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Almeda

Why training is key to solving the skills shortage in the facilities management sector

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This month, the British Institute of Facilities Management (BIFM) Leaders’ Forum is taking place in London.

The roundtable will bring together a panel of education professionals and leaders in the FM sector to discuss the skills shortage affecting the industry.

FM sector optimistic about growth but concerned over skills shortage

The FM sector employs around 10% of the UK working population and is estimated to be worth £111 billion a year to the UK economy.

The Facilities Management Outsourcing Market Report UK 2015 – 2019 Analysis stated the outsourced FM market grew 3% in 2015, compared to the market value in 2014, and this is set to continue to 2019.

However, despite the positive figures, impact of the skills shortages in certain, more highly skilled sectors may constrain growth.

43% of FM firms say recruitment challenges are obstacles to prosperity

The BIFM Facilities Management Business Confidence Monitor 2015 saw 65 per cent of professionals from the FM sector state they are planning to increase their workforce.

However, 47 per cent cited the skills shortage as a worry, and 43 per cent said challenges in recruiting and retaining staff are obstacles to prosperity.

This is significant given that 62 per cent of service providers cited competition in the marketplace as the biggest barrier to growth going into 2016.

With problems maintaining a strong, skilled workforce, businesses could see growth stall and find it difficult to remain competitive in the market.

Lack of technical facilities managers is widening the skills gap

The facilities management sector is incredibly broad. Employees with the title ‘Facility Manager’ can range from IT support to a cleaner.

Right now, there is a massive shortage of facilities managers at a technical level.

Many companies are seeking out top tier candidates and this is creating a skills divide.

It is also driving up the average salary, making it harder for SMEs to compete with bigger firms in the industry.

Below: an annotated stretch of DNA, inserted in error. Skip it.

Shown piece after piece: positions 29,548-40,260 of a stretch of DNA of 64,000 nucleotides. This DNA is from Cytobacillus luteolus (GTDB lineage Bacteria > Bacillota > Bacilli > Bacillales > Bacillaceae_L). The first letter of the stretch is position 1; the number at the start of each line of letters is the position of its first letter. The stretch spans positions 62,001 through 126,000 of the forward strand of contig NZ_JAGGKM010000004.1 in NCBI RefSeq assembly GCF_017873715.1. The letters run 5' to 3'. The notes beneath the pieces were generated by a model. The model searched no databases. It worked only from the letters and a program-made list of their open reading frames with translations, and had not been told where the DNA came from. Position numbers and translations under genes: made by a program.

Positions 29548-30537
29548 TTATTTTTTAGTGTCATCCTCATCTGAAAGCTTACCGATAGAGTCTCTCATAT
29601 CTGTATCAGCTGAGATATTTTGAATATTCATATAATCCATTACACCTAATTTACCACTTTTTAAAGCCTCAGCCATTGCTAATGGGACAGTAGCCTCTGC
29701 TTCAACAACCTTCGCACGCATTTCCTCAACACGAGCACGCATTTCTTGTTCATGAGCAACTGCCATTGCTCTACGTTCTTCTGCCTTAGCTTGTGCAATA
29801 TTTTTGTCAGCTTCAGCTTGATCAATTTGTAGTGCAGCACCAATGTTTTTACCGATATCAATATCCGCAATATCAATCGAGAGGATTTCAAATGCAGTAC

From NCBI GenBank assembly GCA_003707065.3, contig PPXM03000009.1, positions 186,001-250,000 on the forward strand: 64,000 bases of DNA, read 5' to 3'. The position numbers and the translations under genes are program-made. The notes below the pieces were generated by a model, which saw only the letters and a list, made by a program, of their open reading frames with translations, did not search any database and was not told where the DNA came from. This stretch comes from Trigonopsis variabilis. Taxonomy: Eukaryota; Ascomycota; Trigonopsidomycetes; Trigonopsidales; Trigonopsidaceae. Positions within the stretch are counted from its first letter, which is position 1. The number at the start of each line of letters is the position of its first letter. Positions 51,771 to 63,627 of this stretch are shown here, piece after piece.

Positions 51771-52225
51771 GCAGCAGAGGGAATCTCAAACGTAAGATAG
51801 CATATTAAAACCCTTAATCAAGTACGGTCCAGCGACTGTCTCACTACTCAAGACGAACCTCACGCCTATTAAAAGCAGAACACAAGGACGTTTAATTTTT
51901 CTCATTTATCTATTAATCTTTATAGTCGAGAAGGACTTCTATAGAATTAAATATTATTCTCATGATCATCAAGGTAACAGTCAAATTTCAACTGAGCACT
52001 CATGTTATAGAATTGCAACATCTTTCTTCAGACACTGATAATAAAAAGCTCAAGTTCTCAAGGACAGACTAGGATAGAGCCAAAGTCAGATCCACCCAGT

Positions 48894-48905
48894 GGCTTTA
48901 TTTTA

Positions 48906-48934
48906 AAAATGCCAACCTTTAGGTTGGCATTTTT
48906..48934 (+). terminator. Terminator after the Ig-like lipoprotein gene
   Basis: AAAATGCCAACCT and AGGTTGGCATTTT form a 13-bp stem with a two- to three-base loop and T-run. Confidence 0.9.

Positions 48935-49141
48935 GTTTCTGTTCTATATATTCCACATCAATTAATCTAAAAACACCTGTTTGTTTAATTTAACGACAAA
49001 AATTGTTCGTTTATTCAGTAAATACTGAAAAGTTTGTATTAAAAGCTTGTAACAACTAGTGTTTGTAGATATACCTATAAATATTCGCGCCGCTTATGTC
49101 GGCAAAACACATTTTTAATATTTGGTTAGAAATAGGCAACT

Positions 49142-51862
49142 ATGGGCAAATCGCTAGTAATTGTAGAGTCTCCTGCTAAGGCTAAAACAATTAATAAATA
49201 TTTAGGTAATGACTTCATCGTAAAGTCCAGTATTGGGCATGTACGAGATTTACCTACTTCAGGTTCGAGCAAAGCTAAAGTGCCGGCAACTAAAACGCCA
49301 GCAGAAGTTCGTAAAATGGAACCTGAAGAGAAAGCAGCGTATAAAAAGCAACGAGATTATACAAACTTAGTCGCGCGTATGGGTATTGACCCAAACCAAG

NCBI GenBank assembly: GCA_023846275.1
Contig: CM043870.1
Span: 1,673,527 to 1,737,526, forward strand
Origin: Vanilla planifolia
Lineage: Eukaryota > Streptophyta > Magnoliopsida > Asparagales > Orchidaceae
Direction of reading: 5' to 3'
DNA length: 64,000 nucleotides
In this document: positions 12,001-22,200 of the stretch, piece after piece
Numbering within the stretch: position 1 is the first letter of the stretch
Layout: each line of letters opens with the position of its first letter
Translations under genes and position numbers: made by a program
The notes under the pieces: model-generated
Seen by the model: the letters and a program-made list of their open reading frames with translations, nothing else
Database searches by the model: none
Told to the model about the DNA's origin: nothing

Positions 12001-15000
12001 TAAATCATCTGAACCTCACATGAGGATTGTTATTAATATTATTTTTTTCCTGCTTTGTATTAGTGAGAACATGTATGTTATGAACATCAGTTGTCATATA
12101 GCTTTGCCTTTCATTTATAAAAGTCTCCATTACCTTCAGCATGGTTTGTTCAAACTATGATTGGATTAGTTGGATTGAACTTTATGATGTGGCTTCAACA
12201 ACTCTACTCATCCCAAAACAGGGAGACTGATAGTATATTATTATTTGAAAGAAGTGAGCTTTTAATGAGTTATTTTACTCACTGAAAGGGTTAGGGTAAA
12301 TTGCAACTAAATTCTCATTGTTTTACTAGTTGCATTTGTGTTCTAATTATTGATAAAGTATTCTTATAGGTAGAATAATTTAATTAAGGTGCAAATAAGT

If the skills gap is to be closed, businesses need to start looking for the facilities managers of the future, rather than cherry-picking from a shrinking pool of specialists.

Identifying and nurturing talent emerging through the FM sector

At Almeda we hire people based on aptitude and character, and how this aligns with the business, not the skills set.

One problem we have faced is exposure to relevant experience. Our management go through BIFM training, but they need to learn on the job.

To combat this, employees also undergo internal training, something we push really hard, to learn the technical skills needed.

By implementing an in-house training program, businesses can help reduce the skills gap and bring in a higher calibre of candidates.

Training the facilities managers of the future

Creating opportunities needs to start from the bottom-up and this includes training at an academic level.

We have implemented a £50,000 training budget to deliver world class training through Cranfield University’s Management Development Centre for senior members of staff.

Last year we launched a graduate scheme and are keen to launch a similar scheme with apprenticeships in the near future.

It is possible to do a master’s degree in facilities management, but many of these are completed by people already in the industry.

Funding would be a good incentive for the industry to get involved, and the Apprenticeship Levy – which will be implemented in April 2017 – will encourage businesses to train the younger generation.

Ultimately it is down to the individual business to create training opportunities, and developing an internal training plan is a step towards solving the skills crisis.

We need a 360 view on the future landscape of facilities management so we can start developing the technical facilities managers needed for this now.